LONDON: Cocoa futures on ICE hit two-week lows on Wednesday after Europe’s third-quarter grind figures, a measure of demand, came in lower than expected.
December New York cocoa fell 2.1% to $2,618 a tonne by 1322 GMT, having hit its lowest in nearly two weeks at $2,607.
December London cocoa fell 1.4% to 1,830 pounds a tonne, having hit its lowest in two weeks at 1,819 pounds.
Europe’s third-quarter cocoa grind rose 8.7% from a year earlier to 375,811 tonnes, data showed.
Germany’s third-quarter cocoa grind rose 16.35% year on year to 108,615 tonnes, data showed.
Dealers said the Europe figures were below expectations, adding they represent 3.5% growth from the same period in pre-pandemic 2019.
December arabica coffee fell 1.7% to $2.0935 per lb, having hit $2.1515 on Tuesday, just short of July’s 6-1/2 year peak of $2.1520.
“Brazil’s coffee regions received very good rainfall last week and more rain (is) forecast in the weeks ahead. Markets appear jittery however, until more rain is confirmed,” Rabobank said.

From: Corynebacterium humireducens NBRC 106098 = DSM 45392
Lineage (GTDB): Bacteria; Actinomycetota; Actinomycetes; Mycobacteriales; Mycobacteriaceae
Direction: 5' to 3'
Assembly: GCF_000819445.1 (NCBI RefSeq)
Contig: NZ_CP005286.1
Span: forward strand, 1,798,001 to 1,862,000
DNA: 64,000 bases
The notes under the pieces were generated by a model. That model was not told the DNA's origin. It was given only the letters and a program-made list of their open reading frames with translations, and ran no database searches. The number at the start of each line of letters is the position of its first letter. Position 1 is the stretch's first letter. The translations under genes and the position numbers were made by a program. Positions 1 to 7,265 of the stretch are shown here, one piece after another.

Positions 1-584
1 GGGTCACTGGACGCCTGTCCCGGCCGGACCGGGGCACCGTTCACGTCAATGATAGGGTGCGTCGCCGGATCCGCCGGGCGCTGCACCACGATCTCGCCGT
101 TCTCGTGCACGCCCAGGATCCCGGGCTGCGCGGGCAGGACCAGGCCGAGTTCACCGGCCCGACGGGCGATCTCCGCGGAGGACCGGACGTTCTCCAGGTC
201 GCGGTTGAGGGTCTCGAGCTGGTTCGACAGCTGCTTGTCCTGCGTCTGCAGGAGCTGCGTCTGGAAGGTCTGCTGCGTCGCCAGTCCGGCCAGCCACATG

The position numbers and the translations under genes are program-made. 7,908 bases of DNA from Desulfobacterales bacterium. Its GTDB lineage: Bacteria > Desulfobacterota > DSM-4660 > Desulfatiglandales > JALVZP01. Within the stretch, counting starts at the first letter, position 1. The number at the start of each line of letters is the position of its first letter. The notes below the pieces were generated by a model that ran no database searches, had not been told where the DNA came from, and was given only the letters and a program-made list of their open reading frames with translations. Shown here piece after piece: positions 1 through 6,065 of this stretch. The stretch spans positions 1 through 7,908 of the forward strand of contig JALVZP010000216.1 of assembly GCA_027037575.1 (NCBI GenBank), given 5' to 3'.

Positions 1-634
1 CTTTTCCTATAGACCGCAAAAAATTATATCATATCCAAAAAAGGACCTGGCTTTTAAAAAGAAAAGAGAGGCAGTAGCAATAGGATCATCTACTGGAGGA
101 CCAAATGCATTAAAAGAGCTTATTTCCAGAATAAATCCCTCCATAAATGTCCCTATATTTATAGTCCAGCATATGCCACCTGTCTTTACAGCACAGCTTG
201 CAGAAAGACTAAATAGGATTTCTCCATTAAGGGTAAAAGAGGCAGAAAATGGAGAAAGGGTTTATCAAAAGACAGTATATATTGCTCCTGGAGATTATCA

“La Nina is likely to return this month (and could) remain until Feb 2022. This could mean drier than normal weather for much of the main growing season.”
November robusta coffee fell 0.7% to $2,129 a tonne.
March raw sugar fell 0.3% to 20.03 cents per lb, having touched its highest since February 2017 on Monday at 20.61 cents.
Sugar production in Brazil’s centre-south region fell 19% in the second half of September compared with a year earlier, to 2.31 million tonnes, industry group Unica said.
The U.S. Department of Agriculture reduced its 2021/22 sugar imports estimate by 6.6% from the September report to 3 million short tonnes. The U.S. is the world’s third-largest sugar importer.
China, which vies with Indonesia as one of the world’s top sugar buyers, has set the 2022 sugar import quota at 1.945 million tonnes, unchanged from last year, the commerce ministry said. December white sugar rose 0.6% to $519.90 a tonne.